INTRA-PELVIC TECHNIC (Manipulative Surgery of the Pelvic Organs)
Definition and Application

We shall limit the term "intra-pelvic" technic, as nearly as possible, to,those manipulations applied with the hands directly to the organs and tissues within the pelvis, though occasionally it may be necessary to describe other collateral treatment. Its purpose is to readjust and reconstruct the soft tissues within this region to the end that their functions may be restored. It is an integral part of the usual spinal and innominate technic. It presupposes the application of this technic and is by no means a substitute for it. It is merely a part of the treatment necessary in many cases and by no means the only necessary measure. It is not presented as an essential part of every gynecological treatment but as the best way and often the only way of successfully attacking certain pathological conditions within the pelvis.

There is a great deal of meddlesome gynecology practiced. We sometimes forget that every female ill does not originate in the pelvis. So intra-pelvic technic is not to be used  indiscriminately, but only when there are definite indications for it.

Being an agency of greatest good in selected cases it has possibilities of proportionate harm if improperly used. Among these possibilities are the rupture or an abscess, a pyosalpinx, a cyst (if of an infecting character), the sac of an ectopic gestation; an acute or subacute inflammation may be aggravated, or hemorrhage may follow the tearing of adhesions.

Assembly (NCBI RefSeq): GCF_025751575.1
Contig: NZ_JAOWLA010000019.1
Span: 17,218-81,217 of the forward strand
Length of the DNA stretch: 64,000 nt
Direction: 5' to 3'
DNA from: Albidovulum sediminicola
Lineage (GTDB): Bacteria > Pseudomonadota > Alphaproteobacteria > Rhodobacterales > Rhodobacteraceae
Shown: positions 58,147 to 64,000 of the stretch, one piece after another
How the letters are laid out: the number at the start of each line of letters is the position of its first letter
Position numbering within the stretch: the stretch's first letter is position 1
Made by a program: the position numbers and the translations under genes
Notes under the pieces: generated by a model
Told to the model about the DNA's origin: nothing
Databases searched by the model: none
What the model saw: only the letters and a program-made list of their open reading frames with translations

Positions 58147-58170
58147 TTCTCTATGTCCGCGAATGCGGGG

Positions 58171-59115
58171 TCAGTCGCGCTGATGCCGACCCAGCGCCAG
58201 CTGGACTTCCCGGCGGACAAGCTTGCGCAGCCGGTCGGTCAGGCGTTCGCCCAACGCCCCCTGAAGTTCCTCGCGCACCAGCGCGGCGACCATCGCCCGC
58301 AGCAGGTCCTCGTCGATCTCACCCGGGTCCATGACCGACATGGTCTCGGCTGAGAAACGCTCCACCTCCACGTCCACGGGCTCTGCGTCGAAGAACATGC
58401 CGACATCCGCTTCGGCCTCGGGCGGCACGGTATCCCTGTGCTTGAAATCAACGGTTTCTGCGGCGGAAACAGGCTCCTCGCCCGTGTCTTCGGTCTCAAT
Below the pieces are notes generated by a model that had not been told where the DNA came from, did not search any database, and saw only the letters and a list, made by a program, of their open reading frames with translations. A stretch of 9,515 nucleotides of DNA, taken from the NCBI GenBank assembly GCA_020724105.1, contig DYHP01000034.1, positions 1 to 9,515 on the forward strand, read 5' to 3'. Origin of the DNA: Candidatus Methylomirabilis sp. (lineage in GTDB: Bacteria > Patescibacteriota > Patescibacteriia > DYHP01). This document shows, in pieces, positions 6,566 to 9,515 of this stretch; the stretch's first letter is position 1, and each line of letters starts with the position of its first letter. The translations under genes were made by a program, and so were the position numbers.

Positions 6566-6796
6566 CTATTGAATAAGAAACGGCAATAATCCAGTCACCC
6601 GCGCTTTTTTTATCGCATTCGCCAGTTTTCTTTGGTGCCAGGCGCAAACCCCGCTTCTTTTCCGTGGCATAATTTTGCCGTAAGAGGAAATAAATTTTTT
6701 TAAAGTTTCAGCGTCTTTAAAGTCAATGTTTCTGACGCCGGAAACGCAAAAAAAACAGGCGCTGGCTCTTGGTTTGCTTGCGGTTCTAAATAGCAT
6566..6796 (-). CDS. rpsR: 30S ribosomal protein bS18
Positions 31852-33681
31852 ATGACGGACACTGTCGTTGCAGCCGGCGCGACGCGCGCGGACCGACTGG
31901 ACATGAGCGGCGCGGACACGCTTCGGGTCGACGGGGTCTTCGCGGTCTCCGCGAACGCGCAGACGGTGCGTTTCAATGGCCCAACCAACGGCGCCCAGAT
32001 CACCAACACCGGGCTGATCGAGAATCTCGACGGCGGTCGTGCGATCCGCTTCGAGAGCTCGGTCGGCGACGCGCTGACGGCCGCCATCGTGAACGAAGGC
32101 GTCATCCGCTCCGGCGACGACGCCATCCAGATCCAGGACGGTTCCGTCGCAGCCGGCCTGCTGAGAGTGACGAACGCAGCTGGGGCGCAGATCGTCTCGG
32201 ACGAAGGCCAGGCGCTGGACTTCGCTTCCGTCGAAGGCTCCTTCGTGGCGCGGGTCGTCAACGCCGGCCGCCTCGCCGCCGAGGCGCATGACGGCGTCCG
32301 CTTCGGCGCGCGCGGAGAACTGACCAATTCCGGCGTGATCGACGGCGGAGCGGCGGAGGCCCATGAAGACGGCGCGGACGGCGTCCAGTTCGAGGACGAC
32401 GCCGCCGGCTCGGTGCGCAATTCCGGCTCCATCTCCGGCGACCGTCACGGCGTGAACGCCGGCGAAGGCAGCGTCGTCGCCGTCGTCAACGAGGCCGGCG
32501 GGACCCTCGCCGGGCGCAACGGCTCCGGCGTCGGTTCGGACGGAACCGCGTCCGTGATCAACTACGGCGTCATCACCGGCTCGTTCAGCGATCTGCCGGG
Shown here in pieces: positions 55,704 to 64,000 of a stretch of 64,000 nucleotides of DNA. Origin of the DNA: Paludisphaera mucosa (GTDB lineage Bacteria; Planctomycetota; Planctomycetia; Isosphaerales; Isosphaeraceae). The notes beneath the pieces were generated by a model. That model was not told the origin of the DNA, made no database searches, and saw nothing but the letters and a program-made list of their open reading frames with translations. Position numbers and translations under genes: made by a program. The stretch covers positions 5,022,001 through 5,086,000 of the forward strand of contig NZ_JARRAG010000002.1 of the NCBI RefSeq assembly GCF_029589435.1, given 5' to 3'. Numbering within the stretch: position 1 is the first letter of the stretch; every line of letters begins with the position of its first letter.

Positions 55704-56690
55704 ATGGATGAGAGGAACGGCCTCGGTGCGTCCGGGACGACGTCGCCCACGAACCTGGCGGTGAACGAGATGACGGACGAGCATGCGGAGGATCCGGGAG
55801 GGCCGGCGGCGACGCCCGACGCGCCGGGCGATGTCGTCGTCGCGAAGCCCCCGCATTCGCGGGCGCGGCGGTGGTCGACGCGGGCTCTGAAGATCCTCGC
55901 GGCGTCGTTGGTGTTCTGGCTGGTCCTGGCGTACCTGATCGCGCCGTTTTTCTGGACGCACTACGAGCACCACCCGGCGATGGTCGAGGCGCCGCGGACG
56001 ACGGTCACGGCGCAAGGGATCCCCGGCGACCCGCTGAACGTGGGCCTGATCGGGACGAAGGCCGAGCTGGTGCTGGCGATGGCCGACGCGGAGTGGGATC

This technic and its contraindications require the nicest discrimination and the best of judgment. In no field of manipulative therapeutics is there a wider field for the expression of knowledge of structure, of skill in palpation, or a more delicate sense of touch demanded.

The therapeutic value of this measure is enormous and is limited only by the knowledge and skill of the operator.

Surely if any manipulative technic deserves the appellation of "manipulative surgery" this does. Nowhere in the body can those conditions ordinarily demanding surgical intervention, be as successfully treated and surgical operations prevented by manual technic, as in the pelvis.

Whatever may have been the primary cause of intra-pelvic pathology, whether tissue maladjustment or normal resistance overwhelmed by the quantity or quality of an infection, even though this cause may have been removed, or has ceased to operate, certain secondary conditions remain. So an inflammation in the pelvis may have subsided but has left in its wake many injurious sequelae. The removal of these is of equal importance with the removal of the primary cause, if function is to be established.